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The Contrarian urges us to be mindful when evaluating the reliability of "scoops."

Our resident preacher Nathan Weselake recently wrote articles about the death of the scoop, part one and part two. I am here to say that reports of the scoops death have been greatly exaggerated. (The line is paraphrasing a quote by Mark Twain about the reports of his death)

 

There will always be a scoop

 

Someone will always provide the scoop. From breaking down the results of a trade or reporting the status of a player who unexpectedly got hurt trying to eat pancakes, the information will be reported.

 

Nathan focuses on who gets credit for the scoop but it does not matter to the end consumer. The questions are how scarce the information is, how quickly it is reported and how accurate it is. That determines the value of the reported information. It builds credibility and reliability for the source.

Economist and philosopher Adam Smith touches upon this very subject in his book called “An Inquiry into the Nature and Causes of the Wealth of Nations”. He is looking at this from the perspective of nation building during the time of industrial revolution. He was not in any hockey pool at the time but the theory remains the same.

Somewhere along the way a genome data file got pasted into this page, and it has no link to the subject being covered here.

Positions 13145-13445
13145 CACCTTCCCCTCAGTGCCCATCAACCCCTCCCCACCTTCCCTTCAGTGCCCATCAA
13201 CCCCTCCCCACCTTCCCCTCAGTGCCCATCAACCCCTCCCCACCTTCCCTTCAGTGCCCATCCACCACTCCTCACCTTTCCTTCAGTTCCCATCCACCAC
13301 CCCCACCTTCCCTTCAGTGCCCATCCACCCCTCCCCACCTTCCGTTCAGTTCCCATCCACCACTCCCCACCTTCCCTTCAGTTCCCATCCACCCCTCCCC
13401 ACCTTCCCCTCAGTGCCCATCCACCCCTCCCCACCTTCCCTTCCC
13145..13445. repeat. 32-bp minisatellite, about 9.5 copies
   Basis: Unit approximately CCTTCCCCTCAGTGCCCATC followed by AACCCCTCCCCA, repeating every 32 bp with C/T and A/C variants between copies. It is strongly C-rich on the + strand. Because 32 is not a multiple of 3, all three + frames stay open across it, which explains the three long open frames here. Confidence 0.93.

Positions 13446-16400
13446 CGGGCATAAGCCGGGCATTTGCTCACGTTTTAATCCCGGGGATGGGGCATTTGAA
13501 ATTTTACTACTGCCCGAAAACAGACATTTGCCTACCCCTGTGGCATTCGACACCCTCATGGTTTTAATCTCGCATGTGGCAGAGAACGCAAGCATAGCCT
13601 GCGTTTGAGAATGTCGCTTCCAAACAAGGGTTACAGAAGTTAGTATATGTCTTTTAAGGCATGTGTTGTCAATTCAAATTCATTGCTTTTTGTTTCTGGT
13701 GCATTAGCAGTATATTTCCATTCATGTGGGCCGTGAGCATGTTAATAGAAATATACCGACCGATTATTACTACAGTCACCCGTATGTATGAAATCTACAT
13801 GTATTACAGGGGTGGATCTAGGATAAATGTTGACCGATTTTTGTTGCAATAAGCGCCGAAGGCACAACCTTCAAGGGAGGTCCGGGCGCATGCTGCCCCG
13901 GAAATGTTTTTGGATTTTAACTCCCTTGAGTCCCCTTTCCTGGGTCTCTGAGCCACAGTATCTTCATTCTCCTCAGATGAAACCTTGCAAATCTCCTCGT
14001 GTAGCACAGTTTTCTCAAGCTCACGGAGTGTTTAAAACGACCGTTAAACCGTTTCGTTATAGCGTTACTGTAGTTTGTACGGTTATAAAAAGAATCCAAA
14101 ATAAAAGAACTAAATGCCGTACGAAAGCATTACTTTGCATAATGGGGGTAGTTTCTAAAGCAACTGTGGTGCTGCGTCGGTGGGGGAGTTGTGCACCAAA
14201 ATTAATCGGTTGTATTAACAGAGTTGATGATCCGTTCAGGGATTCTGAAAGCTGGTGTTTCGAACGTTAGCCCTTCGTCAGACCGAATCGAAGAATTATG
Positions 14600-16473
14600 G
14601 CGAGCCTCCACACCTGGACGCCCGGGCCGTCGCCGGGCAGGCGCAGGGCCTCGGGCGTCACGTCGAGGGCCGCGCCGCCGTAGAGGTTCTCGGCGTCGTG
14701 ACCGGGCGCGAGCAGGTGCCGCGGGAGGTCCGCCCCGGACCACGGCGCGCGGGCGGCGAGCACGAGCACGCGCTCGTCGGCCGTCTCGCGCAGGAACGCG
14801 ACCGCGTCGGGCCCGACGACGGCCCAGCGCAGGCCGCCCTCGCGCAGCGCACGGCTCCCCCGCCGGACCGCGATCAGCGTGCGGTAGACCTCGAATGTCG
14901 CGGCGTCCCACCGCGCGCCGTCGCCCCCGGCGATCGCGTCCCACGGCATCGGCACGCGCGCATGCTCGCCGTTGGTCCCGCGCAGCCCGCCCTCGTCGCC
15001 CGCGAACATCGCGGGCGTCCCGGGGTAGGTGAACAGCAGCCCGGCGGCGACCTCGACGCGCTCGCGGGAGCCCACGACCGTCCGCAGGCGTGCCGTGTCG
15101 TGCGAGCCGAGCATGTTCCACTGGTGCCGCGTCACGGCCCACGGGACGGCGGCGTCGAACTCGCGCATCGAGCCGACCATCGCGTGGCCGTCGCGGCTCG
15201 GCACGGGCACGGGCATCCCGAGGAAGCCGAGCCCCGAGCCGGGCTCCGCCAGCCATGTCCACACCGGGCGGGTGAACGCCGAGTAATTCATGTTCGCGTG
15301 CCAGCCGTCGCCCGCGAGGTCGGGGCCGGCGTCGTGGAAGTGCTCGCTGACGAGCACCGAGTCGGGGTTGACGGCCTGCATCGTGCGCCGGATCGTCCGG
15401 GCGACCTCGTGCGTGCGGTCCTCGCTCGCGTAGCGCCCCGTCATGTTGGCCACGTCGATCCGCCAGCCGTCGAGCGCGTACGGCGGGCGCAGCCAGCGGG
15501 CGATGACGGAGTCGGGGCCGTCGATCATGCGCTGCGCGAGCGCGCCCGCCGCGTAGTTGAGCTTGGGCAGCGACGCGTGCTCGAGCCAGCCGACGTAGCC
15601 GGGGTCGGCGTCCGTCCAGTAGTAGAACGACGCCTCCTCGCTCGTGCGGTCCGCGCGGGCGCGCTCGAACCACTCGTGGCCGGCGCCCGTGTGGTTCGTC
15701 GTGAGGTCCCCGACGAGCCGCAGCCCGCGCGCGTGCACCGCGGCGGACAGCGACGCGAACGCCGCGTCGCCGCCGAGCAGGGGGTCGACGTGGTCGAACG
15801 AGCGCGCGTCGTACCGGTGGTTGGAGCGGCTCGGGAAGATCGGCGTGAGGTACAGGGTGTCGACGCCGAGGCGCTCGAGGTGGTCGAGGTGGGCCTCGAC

Nations had to make decisions based on the information they got especially from their colonies. This information had to be reliable, had to arrive in a timely manner and accurate. We are the nations and we look for the same things regarding our fantasy leagues.

 

Reality

 

Unless I happen to be walking down the street to the Air Canada Center and I see a Maple Leaf player step off a bus, slip on some ice and twist his knee, the chances are that I will not provide any rare and raw information for the consumption of our readers.

 

The best I can do is to evaluate and analyze what I read and then provide my opinions about the matters.

 

Other writers here might have more of an advantage because they might be in better proximity to the players and coaches. That is the nature of the beast.

 

He is correct that the major information gets reported by the main stream media and then by hundreds of other people. That makes the raw content less rare but the evaluations and interpretations of the authors are value added bonuses. Even if you do not agree with the writers conclusions because it helps you formulate your own position.

 

Sources

 

Can every fantasy owner have contacts and resources in every city? Can they afford to read, listen and watch everything? No way!

 

That is why they come to sites like this and they hope to use the insights of our writers to help them.

 

To use a quote from the movie You Only Live Twice, “Rule number one: never do anything yourself when someone else can do it for you.”

 

The downside being that everyone has the same info but that could be an advantage as well. “Every good chess player knows his opponents moves before he makes them”, a quote from the movie AntiTrust. If you know what everyone else is thinking then you can find the gaps and take advantage.